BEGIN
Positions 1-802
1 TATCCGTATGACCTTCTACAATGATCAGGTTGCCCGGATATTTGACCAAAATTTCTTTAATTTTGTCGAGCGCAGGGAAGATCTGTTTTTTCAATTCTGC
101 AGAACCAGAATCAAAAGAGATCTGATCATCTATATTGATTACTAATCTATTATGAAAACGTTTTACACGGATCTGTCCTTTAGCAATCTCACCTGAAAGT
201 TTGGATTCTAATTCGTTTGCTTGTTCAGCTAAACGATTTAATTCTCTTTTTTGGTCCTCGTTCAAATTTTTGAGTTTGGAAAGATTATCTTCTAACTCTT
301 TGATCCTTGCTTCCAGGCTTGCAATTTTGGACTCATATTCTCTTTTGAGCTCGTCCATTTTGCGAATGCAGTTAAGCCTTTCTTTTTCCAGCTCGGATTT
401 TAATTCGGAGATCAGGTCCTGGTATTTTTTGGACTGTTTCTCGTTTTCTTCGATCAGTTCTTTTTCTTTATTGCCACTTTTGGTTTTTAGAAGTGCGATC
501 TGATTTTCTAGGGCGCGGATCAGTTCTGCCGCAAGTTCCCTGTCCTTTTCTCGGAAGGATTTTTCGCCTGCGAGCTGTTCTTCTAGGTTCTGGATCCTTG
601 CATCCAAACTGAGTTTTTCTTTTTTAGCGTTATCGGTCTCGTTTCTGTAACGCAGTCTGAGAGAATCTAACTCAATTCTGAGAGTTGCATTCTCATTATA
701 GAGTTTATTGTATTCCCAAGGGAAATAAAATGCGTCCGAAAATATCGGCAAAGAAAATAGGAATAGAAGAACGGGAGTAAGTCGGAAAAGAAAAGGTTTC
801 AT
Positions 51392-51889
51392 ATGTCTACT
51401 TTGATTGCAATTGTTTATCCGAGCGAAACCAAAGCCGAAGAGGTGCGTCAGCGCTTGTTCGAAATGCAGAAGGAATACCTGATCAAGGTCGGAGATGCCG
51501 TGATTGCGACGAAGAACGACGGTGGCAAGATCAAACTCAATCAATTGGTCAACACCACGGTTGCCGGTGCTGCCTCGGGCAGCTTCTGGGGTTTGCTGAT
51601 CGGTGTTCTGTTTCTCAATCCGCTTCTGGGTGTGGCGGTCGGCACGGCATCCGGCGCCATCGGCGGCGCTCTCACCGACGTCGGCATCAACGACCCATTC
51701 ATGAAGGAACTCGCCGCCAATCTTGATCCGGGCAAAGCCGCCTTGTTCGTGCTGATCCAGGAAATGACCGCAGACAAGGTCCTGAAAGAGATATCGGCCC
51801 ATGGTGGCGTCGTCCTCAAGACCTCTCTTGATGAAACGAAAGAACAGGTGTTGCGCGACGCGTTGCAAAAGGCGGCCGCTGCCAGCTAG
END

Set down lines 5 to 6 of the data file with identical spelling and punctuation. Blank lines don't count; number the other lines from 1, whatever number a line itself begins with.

301 TGATCCTTGCTTCCAGGCTTGCAATTTTGGACTCATATTCTCTTTTGAGCTCGTCCATTTTGCGAATGCAGTTAAGCCTTTCTTTTTCCAGCTCGGATTT
401 TAATTCGGAGATCAGGTCCTGGTATTTTTTGGACTGTTTCTCGTTTTCTTCGATCAGTTCTTTTTCTTTATTGCCACTTTTGGTTTTTAGAAGTGCGATC